- January 9, 2020
With a long-awaited parking garage project moving forward, St. Armands Circle property owners and businesses are focused on adding another frequently requested amenity: public restrooms.
The 500 space-parking garage, on which the city hopes to break ground in the spring, will include bathrooms in response to demand from St. Armands stakeholders. But Marty Rappaport, former director of the St. Armands Business Improvement District, thinks one set of bathrooms on North Adams Drive isn’t sufficient to relieve merchants of the burden of the public seeking to use their facilities.
“You’ve got an elderly crowd,” Rappaport said. “If they end up on one end of the Key and need to go to the restroom on the other end, there are a lot of restaurants they’re going to try to get into on the way.”
At a recent St. Armands Business Improvement District meeting, the board discussed the potential price of adding those restrooms. Building two two-stall restrooms in medians along John Ringling Boulevard and South Boulevard of the Presidents could cost around $210,000, according to preliminary estimates the city provided.
Steve Stancel, a chief planner with the city, said part of the expense is adding flood protection to the structures and connecting them to the existing infrastructure system. City staff believes the cheapest option for installing the restrooms would be using prefabricated structures from an outside vendor.
Gavin Meshad, chairman of the St. Armands BID, questioned whether the city couldn’t find a local contractor to build the bathrooms for cheaper than the estimated budget. He expressed some concern about the design of the bathrooms the city identified, which prefabricated concrete building company CXT produces.
“My thought is, you might be able to do it for that (estimated cost) or below and design something a little more tailored for what our taste is,” Meshad said.
Meshad echoed Rappaport’s sentiments that the restrooms should be a priority for St. Armands. The BID unanimously directed staff to produce a rendering of a potential public restroom project and continue researching the logistics of actually moving forward with construction.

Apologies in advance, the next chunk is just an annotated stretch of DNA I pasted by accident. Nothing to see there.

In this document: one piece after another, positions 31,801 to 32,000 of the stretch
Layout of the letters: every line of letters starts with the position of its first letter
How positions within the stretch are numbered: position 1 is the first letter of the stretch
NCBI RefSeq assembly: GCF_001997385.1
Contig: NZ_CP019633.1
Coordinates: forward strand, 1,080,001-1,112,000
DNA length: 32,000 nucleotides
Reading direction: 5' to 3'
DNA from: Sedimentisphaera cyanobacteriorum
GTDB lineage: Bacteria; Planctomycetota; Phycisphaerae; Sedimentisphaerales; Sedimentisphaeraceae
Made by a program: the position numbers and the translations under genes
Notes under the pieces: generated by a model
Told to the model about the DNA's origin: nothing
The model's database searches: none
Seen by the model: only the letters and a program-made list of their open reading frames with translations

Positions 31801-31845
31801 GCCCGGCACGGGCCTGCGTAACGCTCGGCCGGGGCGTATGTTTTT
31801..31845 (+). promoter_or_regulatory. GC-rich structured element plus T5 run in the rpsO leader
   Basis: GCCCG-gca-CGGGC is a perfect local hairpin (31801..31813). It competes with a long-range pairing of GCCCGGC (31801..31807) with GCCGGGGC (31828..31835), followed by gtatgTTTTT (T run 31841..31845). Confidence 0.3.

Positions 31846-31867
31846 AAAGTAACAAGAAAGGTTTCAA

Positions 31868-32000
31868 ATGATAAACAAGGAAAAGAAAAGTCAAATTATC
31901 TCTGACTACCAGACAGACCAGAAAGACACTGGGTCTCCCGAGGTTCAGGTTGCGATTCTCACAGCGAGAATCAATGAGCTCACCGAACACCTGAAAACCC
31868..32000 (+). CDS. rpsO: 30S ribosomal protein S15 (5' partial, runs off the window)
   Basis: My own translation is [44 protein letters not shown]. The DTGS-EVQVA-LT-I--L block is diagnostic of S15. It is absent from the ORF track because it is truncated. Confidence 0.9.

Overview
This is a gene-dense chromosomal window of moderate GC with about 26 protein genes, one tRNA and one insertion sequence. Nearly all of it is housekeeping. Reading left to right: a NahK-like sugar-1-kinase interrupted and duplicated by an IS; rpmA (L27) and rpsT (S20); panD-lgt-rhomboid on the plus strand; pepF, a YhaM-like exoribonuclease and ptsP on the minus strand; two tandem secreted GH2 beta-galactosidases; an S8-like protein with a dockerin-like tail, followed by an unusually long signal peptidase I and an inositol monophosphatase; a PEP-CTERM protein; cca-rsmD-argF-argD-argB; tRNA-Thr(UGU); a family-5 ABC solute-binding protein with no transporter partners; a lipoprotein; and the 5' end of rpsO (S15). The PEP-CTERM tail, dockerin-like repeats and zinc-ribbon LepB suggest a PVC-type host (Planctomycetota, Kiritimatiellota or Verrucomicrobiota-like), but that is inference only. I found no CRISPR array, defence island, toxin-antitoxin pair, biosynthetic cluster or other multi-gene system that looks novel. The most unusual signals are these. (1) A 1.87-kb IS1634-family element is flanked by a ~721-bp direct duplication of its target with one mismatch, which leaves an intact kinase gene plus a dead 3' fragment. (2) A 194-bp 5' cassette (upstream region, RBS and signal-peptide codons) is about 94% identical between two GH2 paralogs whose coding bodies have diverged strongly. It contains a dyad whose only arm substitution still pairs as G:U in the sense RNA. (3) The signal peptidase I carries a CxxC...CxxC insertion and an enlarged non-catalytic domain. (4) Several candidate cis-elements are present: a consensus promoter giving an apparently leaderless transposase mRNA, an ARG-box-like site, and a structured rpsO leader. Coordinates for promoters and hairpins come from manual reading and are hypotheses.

Any proposal would need City Commission approval before work could begin. At this point, it is unclear how the city or BID would finance a restroom project.
Rappaport offered one suggestion. He said the city should consider rolling the cost of the project into the budget for the St. Armands parking garage. On Oct. 2, the City Commission approved a $15.5 million budget for that project.
Because St. Armands property owners agreed to a 20-year, $260,000 annual assessment to help pay for the garage, Rappaport said city officials should be more sensitive to the needs of area businesses.
“St. Armands is probably one of the very few who come to the city as a true partner and pick up expenses the city would otherwise try to pick up,” Rappaport said.
Mark Lyons, the city’s parking manager, rebutted Rappaport’s argument that the city could afford to pay for the public restrooms because the overall budget for the garage project was lower than one staff estimate anticipated.
“While we want to achieve the best facility we can, nobody said, ‘I want you to spend $17.5 million,’” Lyons said. “And I think that would be a pretty irresponsible approach.”
The city is also funding the garage with a paid parking system, to be implemented after the project’s completion in December 2018. Lyons said any excess revenue from paid parking is supposed to be reinvested within St. Armands — which means that could become a potential funding source for the bathrooms in the future.
Still, Rappaport and the BID advocated for a more advanced timeline when it comes to building the bathrooms.
“This is a project that doesn’t have to wait until 2019,” Rappaport said. “It’s something that’s needed so badly.”